Default:

When a consumer fails to fulfil obligations to make the necessary repayments on a loan.

Down-payment:

The initial payment of the personal loan, usually a small proportion of the total price.  The same thing as a principal payment.

Drawdown Rate:

The date on which the borrower first uses the loaned money.

Equity:

The residual claim to ownership that the purchaser holds over what they have bought with a loan. For example, when someone has purchased a car with a loan for $20,000 and has made repayments of $4,000, then the owner has equity on the car of $16,000.

Extra Repayments:

Some loans (usually only variable rate loans) allow you to make extra payments above your scheduled monthly repayments, which offers the possibility of paying off the loan sooner and lowering your total cost paid. You could pay less in interest over the life of your loan if you make extra repayments; however, an early repayment fee may apply. Find out more about it here.

Fixed Rate:

These loans allow a borrower to lock in an interest rate for a particular period of time. The interest rate that the borrower pays will remain the same for that amount of time, regardless of changes in the RBA cash rate. At the end of the fixed rate period, the loan will revert back to a variable rate unless the loan contract is modified with the lender.

Guarantee:

Any undertaking that promises to pay an amount of funds upon the presentation of a claim or some other defined event. If you have a guarantor co-sign your personal loan with you, then they are required (“guaranteed”) to pay your monthly repayments if you do not make your required repayments (a “default”).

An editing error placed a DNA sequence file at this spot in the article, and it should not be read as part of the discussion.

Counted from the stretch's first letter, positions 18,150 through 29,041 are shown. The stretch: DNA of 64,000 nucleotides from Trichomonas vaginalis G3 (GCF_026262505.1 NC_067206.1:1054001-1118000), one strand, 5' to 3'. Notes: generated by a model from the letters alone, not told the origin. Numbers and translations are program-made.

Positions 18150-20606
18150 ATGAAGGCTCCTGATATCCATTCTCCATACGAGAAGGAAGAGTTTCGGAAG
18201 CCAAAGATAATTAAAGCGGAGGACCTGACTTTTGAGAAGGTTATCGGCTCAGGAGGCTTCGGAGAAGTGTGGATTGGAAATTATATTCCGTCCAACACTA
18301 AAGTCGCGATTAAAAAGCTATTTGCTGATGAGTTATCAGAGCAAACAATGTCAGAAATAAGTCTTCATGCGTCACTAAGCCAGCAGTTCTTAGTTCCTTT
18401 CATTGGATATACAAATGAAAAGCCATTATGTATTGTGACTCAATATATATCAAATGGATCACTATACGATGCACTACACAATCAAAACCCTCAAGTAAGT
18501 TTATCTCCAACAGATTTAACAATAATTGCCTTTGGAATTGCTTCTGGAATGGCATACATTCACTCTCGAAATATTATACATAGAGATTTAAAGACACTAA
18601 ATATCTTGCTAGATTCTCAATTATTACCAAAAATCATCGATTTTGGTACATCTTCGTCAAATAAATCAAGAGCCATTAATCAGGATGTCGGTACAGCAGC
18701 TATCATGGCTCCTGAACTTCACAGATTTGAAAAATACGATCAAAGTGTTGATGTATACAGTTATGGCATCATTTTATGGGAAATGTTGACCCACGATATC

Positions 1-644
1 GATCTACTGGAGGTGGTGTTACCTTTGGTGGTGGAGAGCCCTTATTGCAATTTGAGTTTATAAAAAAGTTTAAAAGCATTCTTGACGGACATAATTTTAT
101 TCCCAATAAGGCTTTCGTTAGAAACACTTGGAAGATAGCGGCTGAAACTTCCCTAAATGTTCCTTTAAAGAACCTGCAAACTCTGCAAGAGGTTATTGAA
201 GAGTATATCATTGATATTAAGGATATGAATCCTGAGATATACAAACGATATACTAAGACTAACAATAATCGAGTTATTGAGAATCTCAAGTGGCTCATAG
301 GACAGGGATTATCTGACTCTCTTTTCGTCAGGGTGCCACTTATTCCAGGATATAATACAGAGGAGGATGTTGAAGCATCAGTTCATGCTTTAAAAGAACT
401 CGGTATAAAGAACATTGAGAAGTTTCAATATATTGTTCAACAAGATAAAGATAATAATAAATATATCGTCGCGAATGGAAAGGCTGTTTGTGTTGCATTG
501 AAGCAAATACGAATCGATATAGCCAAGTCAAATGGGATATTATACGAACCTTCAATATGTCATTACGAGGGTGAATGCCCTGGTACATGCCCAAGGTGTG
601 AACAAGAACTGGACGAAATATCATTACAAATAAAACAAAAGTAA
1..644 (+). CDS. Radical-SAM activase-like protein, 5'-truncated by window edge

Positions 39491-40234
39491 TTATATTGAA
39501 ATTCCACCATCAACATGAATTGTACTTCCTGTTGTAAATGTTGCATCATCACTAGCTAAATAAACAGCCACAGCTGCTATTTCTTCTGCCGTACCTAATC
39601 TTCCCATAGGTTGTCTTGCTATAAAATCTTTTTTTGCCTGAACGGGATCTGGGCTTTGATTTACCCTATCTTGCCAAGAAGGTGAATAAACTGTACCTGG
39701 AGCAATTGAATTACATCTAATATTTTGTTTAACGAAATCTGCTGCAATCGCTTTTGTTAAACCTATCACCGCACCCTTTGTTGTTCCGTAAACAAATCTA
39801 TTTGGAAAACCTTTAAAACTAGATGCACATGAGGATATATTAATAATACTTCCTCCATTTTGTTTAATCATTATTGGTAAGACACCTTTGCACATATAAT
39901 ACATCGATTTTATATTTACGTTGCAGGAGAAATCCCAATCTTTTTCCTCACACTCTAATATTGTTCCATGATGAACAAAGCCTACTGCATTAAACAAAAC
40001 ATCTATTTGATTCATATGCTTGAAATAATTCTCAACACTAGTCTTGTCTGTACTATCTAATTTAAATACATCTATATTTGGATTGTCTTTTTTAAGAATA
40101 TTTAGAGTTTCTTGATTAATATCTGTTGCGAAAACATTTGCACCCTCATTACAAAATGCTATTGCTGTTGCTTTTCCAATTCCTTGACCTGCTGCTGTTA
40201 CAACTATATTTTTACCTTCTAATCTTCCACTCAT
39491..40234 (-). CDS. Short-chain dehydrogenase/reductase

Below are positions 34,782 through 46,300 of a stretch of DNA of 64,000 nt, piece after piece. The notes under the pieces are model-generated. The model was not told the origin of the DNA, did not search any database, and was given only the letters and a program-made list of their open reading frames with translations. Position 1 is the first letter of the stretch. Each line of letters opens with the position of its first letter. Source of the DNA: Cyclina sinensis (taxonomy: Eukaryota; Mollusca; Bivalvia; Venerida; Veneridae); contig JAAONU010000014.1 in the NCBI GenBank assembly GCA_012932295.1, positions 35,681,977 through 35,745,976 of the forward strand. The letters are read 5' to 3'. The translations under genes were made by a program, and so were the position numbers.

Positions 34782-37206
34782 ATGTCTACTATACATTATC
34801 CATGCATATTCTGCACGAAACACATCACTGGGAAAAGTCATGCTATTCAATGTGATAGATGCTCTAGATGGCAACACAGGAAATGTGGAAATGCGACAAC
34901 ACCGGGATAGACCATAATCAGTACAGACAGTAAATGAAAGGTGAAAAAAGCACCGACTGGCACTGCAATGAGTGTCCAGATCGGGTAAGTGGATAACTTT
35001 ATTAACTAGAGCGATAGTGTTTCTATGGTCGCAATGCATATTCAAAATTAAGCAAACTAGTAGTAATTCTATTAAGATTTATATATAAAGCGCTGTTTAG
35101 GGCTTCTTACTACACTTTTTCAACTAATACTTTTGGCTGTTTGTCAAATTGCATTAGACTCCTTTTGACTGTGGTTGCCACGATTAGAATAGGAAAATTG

Interest In Advance:

When interest payments are charged at the beginning of a period, rather than the end. Usually only available with fixed interest loans.

Interest In Arrears:

When interest payments are charged at the end of a period.

Maximum Loan Amount:

The maximum amount that can be borrowed under the loan agreement.

Minimum Loan Amount:

The minimum amount that the lender requires the borrower to borrow under the loan agreement.

Personal Loan:

A loan taken out for a personal reason such as big-ticket household items including an overseas holiday, a car, furniture, elective surgery, or a wedding. Personal loans can be either secured or unsecured (see below).

Redraw:

A loan feature that enables the borrower to withdraw extra repayments they’ve already paid towards the loan. Usually, this is only allowed if they are far enough ahead on loan payments. This is not available on all loans.

Repayment Holiday:

A period of no payments, which the borrower can apply for if they are ahead on their payments.

Secured Loan:

A loan where the borrower pledges the right to ownership of an asset as collateral for their debt. This collateral usually acts as some kind of insurance for the loan provider, as they can sell the security item if the borrower defaults on their loan. Therefore, because of the lower risk to the lender, secured loans offer lower interest rates than do unsecured loans.

Unsecured Loan:

A loan where the borrower does not pledge any asset as collateral for their debt. Due to the lack of collateral, there is a higher risk to the lender, and therefore the interest rates attached to unsecured loans are generally higher than those for secured loans.

Variable Rate:

An interest rate that fluctuates according to changes in the official cash rate set by the Reserve Bank of Australia. A variable interest rate can go up or down over time, varying your interest repayment cost.